Every company, regardless of size is responsible for reporting their financial information. This course begins with a discussion or accurate and reliable financial reporting. You will learn a five-part process that will lead to more responsible financial reporting. Also, you will learn to differentiate between reliability and relevancy when it comes to financial statements. Also, this course introduces the concept of whistleblowers, those who expose what they perceive to be unlawful and unethical behavior in their companies. This course will teach you about the types of activities whistleblowers often expose and the two most common types of whistleblowers. You will also learn how the Sarbanes-Oxley Act affects whistleblowers and the types of policies your company should have in place should someone feel compelled to report something they believe to be unlawful. Finally, this course discusses the concept of internal controls. You will learn about the main objectives of internal controls and who they were created by. You will also learn about the Sarbanes-Oxley Act and its relationship to internal controls. This course begins with a discussion of accuracy and reliability in financial reporting. One segment of this course discusses whistleblowers, or individuals that choose to speak up against poor financial reporting. The course concludes by highlighting the key way any organization can safeguard themselves against inaccurate financial reporting -- the use of strong internal controls.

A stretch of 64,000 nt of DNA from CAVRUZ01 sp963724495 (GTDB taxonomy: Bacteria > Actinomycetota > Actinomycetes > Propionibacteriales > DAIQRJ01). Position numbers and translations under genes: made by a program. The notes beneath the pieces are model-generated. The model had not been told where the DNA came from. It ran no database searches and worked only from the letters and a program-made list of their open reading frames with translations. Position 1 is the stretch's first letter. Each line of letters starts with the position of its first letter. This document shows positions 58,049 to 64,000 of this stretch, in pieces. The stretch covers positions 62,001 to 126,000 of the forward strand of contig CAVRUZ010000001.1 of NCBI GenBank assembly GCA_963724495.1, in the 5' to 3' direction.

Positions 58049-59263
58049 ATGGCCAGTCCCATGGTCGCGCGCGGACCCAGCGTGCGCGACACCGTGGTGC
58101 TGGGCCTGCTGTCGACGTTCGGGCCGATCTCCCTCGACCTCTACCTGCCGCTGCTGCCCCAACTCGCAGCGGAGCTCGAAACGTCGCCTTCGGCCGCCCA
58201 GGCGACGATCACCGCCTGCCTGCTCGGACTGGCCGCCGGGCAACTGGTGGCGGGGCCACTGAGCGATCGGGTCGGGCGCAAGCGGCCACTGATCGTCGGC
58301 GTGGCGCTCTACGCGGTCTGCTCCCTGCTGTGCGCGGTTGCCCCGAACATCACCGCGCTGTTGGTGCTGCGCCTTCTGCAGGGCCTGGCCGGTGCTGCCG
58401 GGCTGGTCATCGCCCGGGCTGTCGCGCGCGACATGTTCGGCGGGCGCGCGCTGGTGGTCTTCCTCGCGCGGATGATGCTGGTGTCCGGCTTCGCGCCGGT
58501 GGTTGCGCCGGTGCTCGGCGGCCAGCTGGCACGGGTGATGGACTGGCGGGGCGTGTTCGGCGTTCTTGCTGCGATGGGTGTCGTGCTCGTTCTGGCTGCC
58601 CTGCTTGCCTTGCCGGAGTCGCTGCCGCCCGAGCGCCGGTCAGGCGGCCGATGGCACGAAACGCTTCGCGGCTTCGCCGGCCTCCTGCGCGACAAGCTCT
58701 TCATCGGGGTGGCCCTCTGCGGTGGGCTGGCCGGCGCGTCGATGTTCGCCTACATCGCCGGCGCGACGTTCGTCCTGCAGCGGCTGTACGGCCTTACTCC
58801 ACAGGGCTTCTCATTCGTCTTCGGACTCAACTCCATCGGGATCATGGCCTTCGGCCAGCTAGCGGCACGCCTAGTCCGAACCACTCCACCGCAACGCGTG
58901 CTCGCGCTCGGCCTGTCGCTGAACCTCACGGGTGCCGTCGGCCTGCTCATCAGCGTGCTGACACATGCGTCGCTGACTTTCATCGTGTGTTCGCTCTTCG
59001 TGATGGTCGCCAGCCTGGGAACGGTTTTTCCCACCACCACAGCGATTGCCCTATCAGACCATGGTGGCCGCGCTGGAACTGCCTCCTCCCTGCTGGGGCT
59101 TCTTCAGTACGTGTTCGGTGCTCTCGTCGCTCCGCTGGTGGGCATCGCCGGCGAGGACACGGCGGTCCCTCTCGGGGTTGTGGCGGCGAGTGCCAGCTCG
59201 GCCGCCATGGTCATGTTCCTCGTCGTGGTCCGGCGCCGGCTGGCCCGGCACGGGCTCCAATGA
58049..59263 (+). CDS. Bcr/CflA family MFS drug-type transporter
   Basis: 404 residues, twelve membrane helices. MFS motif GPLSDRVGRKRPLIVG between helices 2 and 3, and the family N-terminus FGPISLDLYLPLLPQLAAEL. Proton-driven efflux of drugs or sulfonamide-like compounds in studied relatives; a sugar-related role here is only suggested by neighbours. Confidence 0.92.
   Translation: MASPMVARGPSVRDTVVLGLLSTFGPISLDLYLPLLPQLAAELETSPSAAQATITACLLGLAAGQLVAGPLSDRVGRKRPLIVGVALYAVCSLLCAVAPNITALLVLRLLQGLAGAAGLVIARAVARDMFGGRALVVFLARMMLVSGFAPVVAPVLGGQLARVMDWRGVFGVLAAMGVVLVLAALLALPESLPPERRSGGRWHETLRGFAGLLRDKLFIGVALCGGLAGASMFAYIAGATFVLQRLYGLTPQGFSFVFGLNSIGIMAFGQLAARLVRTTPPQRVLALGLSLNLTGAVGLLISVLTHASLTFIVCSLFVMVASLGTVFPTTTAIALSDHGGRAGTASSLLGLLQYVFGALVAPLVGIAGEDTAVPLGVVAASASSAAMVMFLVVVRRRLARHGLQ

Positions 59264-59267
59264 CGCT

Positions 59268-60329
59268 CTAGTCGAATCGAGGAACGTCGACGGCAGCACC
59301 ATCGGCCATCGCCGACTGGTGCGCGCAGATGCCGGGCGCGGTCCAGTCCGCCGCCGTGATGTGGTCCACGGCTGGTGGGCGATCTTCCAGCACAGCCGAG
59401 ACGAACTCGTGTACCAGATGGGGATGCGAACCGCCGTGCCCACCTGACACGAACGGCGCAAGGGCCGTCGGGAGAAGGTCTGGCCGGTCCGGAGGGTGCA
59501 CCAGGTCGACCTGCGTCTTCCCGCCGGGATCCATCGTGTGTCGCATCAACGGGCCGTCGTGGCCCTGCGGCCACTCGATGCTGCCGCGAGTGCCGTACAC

At the conclusion of this course, you will be able to:
- Summarize some of the many reasons accurate financial reporting is so necessary.
- Describe the four key statements used in financial reporting.
- List the two key causes of inaccurate financial statements.
- Outline the five-part process that can lead to more responsible financial reporting.
- Identify the type of information that must be truthfully reported in order for a financial statement to be considered reliable.
- Identify when a financial statement is relevant, when it is reliable, and when a trade-off must be made.
- Define "whistleblowing."
- Describe the types of activities whistleblowers may expose.
- Differentiate between internal and external whistleblowers.
- Define internal controls.
- Define the three objectives of internal controls, as outlined by the Committee of Sponsoring Organizations (COSO).
- Outline the five interrelated components of COSO's framework.
- Summarize the responsibilities of management, the board of directors, and auditors.
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